The U.S. Department of Energy announced Friday, Sept. 13, that it will provide $9.8 million for Front-End Engineering and Design work for Project Tundra and the Energy and Environmental Research Center at the University of North Dakota to continue leading the Plains Carbon Dioxide Reduction Partnership.
“This Administration is committed to providing cost-effective technologies to advance CCUS around the world,” said Rick Perry, secretary of the Department of Energy. “CCUS technologies are vital to ensuring the United States can continue to safely use our vast fossil energy resources, and we are proud to be a global leader in this field.”
The project, which has been in the works for several years, seeks to build a carbon-capture unit in North Dakota at MinnKota Power Cooperative's existing Milton R. Young Unit 2 plant near Center, N.D. Project Tundra could potentially capture up to 95 percent of the plant's carbon emissions. This CO2 could then be used for enhanced oil recovery or stored in rock formations underground.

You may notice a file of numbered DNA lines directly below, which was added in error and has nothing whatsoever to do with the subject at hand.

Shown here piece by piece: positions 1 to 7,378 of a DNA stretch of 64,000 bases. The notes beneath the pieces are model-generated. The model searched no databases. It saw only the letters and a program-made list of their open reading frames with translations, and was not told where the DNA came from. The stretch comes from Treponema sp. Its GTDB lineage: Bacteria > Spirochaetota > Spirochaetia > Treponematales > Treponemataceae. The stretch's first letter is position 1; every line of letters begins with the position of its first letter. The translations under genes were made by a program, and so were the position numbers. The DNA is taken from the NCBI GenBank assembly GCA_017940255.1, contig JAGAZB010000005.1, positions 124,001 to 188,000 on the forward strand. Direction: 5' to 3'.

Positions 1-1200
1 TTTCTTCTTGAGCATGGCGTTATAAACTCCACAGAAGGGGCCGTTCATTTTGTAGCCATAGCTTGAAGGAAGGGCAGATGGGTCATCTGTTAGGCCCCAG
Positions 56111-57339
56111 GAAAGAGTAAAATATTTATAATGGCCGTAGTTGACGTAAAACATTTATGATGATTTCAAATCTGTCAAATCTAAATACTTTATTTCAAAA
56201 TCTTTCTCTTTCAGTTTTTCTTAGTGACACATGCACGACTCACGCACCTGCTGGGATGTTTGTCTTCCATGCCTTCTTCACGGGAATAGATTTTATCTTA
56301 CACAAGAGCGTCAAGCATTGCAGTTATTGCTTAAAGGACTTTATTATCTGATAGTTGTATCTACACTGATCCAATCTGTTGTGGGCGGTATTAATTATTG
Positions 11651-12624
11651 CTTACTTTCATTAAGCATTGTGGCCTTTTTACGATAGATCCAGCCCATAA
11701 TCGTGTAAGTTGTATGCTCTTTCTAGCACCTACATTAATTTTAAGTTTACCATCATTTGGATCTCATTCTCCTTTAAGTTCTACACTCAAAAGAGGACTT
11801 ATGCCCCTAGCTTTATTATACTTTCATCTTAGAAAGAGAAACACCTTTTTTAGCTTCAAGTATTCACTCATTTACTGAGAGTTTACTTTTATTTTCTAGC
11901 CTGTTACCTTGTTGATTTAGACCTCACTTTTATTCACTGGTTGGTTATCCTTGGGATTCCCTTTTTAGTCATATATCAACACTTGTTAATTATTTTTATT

“Project Tundra is a unique opportunity for North Dakota to lead the world in the advancement of carbon capture technologies,” said Mac McLennan, Minnkota's president and CEO. “This Department of Energy grant will assist us in completing advanced research and engineering design on the project – one of the final steps before deciding whether to move forward and begin construction.”
Project Tundra plant is one of only two across the country in development right now. The other is in Texas.
“Project Tundra is among the first movers to bring nearly zero CO2 emission coal power to the grid .... Consistent with President Trump’s energy dominance agenda, projects like this demonstrate we can build a cleaner energy future without job killing regulations," said Sen. Kevin Cramer, R-N.D.
DOE has selected nine projects to receive a total of $55.4 million in federal funding for cost-shared R&D.
“North Dakota is leading the way in developing CCUS technologies and these funds will help to advance these efforts, including enabling the completion Project Tundra’s engineering and design study,” said Hoeven. “Developing and deploying this technology is a win both for consumers, who will continue to have access to affordable energy, and for environmental stewardship.”